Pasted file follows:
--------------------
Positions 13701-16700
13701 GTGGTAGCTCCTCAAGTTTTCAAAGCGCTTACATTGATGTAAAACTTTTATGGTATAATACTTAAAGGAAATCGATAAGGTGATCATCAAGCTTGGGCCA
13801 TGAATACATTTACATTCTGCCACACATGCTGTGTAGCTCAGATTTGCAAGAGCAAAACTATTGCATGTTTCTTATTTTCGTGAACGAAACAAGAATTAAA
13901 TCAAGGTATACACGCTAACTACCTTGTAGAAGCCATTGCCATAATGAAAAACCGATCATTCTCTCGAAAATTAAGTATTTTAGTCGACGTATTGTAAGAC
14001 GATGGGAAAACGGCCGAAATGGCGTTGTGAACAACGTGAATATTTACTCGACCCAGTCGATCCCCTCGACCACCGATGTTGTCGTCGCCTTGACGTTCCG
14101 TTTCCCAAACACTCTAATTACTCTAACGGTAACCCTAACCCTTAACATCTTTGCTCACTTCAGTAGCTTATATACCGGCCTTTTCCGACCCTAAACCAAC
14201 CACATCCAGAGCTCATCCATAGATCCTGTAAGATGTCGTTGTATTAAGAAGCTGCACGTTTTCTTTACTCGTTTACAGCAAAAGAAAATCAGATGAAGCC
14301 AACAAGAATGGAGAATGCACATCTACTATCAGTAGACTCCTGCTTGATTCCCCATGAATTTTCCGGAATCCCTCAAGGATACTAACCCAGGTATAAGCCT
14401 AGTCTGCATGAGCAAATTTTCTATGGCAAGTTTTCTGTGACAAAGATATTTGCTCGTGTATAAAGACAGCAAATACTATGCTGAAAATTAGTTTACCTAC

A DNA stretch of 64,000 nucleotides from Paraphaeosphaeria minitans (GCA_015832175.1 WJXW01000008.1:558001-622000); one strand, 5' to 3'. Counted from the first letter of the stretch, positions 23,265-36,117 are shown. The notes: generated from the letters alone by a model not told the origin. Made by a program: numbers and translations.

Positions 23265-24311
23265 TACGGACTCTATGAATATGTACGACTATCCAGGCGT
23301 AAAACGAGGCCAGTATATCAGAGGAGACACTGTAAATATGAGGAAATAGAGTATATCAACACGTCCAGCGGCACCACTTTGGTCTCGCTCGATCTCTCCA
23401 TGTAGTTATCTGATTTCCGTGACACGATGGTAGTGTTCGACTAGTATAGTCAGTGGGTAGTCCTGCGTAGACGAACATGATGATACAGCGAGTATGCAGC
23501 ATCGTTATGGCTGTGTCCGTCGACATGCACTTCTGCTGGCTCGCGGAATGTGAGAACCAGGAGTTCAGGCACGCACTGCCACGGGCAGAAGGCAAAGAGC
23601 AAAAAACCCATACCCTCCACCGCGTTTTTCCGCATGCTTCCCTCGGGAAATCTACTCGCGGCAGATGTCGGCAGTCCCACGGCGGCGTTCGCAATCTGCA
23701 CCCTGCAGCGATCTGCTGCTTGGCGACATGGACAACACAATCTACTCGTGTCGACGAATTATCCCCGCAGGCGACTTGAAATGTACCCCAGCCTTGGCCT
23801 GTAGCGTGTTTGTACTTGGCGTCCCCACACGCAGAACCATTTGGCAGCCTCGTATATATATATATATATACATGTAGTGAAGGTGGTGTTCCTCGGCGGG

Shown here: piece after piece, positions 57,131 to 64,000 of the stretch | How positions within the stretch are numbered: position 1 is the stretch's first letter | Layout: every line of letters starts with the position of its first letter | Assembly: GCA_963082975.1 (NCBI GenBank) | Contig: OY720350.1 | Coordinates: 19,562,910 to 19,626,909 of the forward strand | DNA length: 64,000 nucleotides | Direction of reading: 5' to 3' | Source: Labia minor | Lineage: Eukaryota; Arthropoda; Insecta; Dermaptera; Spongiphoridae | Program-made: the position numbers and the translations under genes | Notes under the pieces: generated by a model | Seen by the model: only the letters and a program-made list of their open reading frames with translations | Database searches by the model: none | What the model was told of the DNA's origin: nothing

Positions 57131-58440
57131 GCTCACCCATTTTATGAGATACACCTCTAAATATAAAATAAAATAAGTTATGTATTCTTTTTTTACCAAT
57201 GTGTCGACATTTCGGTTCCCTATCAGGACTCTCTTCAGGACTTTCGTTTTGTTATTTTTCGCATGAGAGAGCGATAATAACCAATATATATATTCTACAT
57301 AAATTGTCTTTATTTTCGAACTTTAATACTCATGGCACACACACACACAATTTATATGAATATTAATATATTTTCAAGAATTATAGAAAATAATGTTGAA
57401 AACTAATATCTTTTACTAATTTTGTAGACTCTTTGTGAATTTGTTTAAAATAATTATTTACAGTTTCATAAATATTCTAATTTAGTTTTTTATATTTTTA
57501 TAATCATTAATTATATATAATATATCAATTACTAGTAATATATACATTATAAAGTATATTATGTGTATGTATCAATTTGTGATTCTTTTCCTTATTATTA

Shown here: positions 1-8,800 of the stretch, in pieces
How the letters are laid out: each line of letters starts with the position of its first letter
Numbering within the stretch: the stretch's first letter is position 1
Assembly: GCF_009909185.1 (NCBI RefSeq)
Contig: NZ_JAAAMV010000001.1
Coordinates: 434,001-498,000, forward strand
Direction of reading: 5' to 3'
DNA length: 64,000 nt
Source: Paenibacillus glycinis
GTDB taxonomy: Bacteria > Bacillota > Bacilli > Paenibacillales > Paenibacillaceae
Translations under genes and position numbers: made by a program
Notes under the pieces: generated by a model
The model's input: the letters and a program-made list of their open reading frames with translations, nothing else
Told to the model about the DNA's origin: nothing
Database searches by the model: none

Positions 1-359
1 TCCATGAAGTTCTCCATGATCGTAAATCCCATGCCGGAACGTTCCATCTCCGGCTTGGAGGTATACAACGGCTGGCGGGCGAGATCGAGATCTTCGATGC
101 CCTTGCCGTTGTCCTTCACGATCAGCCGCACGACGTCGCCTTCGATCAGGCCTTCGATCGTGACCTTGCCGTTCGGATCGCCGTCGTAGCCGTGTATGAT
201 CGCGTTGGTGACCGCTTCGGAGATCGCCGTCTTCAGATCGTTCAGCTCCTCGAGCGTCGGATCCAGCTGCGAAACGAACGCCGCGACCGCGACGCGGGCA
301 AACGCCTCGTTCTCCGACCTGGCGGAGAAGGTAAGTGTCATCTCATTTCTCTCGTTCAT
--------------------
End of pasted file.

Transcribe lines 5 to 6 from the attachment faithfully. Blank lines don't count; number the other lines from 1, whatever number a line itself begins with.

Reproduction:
14001 GATGGGAAAACGGCCGAAATGGCGTTGTGAACAACGTGAATATTTACTCGACCCAGTCGATCCCCTCGACCACCGATGTTGTCGTCGCCTTGACGTTCCG
14101 TTTCCCAAACACTCTAATTACTCTAACGGTAACCCTAACCCTTAACATCTTTGCTCACTTCAGTAGCTTATATACCGGCCTTTTCCGACCCTAAACCAAC